Things You'll Need
Submersible sump pump with 100-foot hose
100-foot heavy duty extension cord
Red spray paint
1 1/2-inch flat chisel
16-oz. rubber mallet
Sandblasting equipment with 300 lbs. sand
10 bags 80-lb. pool concrete
9-by-3/4-inch poly paint roller
200-lb. capacity electric cement mixer
Stainless steel pool trowel
4 bags 80-lb. pool plaster
It is necessary to have at least two assistants for this kind of project.
Bouncing a golf ball against the pool surface is another way to find hollow spots.
An acid wash can be used to clean off the pool's old surface, but it needs to be thoroughly washed off after it is applied.
Pool concrete has quartz and an added acrylic polymer that is specially designed for swimming pools.
If you need the pool to be shallower than about 12 inches, it needs wire reinforcement. Wire mesh, approximately 10-gauge, is cut into the measurements of the pool floor, and then the concrete is poured over it.
A shallow swimming pool is ideal for young children and for saving money. Less depth means less water, so you can save on the costly chemicals that are needed to keep the pool sparkling clean. A decrease of up to 12 inches can be achieved by adding concrete to the bottom of a pool that's approximately 12-by-24-foot. This project can be done when replastering the pool, which is when the old plaster is removed completely and new plaster is applied to the entire surface.
Connect the 100-foot hose to the submersible sump pump, near its motor. This type of pump can be rented from hardware stores. Place the free end of the hose into the gutter in front of your home, so it drains into the sewer.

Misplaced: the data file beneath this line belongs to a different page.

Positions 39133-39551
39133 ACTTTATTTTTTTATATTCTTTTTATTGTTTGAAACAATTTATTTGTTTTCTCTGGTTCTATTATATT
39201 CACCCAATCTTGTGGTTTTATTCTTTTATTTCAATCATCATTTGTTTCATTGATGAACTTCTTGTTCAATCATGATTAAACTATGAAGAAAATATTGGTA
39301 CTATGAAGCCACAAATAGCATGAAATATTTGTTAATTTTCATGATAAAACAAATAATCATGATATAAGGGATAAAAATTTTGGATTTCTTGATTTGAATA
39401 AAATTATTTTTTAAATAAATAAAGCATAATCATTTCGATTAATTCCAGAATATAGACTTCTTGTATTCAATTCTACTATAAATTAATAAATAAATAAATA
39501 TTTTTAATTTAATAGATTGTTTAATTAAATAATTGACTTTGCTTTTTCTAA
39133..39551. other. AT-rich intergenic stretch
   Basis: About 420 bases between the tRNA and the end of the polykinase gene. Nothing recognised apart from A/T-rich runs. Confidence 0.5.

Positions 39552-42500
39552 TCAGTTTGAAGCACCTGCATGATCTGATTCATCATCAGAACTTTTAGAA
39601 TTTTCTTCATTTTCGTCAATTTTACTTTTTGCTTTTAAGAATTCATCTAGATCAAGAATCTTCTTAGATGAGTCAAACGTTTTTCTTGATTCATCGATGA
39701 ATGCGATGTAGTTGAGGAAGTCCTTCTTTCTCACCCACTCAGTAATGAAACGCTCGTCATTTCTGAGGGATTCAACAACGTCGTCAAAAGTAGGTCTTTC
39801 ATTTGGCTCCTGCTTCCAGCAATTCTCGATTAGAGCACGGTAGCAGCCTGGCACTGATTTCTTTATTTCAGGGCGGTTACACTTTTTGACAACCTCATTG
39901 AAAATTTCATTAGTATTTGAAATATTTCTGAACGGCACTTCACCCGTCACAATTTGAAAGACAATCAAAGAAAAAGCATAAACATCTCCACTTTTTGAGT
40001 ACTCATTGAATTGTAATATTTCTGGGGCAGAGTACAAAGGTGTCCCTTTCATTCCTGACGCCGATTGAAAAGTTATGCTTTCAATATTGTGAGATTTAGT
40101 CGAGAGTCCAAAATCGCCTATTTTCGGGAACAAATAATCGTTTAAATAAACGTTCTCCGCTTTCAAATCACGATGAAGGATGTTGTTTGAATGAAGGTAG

Lower the submersible sump pump into the pool's deep end while holding onto its electrical plug. Plug its electrical plug into a 100-foot heavy duty extension cord. Plug the other end of the extension cord into an outdoor electrical outlet. This automatically turns the pump on. It may take up to 12 hours to drain a 12-by-24-foot pool, depending on its depth.
Drag the chisel part of 16-ounce hammer across all the sides of the pool, and tap the bottom of the pool with it to test for hollow spots. Listen for changes in the tone, which are called hollow spots. Use a 6-foot ladder, if necessary. Hollow spots are areas where the plaster is worn. Mark these spots with red spray paint.
Wear safety goggles and gloves. Point the 1 1/2-inch flat chisel at a 45-degree angle 1/2-inch away from a found hollow spot. Strike the end of the chisel with a 16-ounce rubber mallet to chip away the hollow spot. Repeat at the opposite side of the hollow spot. Chip around each hollow spot to remove completely.
Grind below the interior pool tiles, about 1 inch deep and 1 inch wide, using an angle grinder. Hold the blade at a 90-degree, just under the bottom of the tiles, to cut a 1 inch deep cut into the sides of the pool. Then angle the blade at a 25-degree angle below the first cut to remove about 1 inch of pool plaster. This prepares the areas for the new concrete. Repeat the same procedure for grinding around fixtures, such as the lights.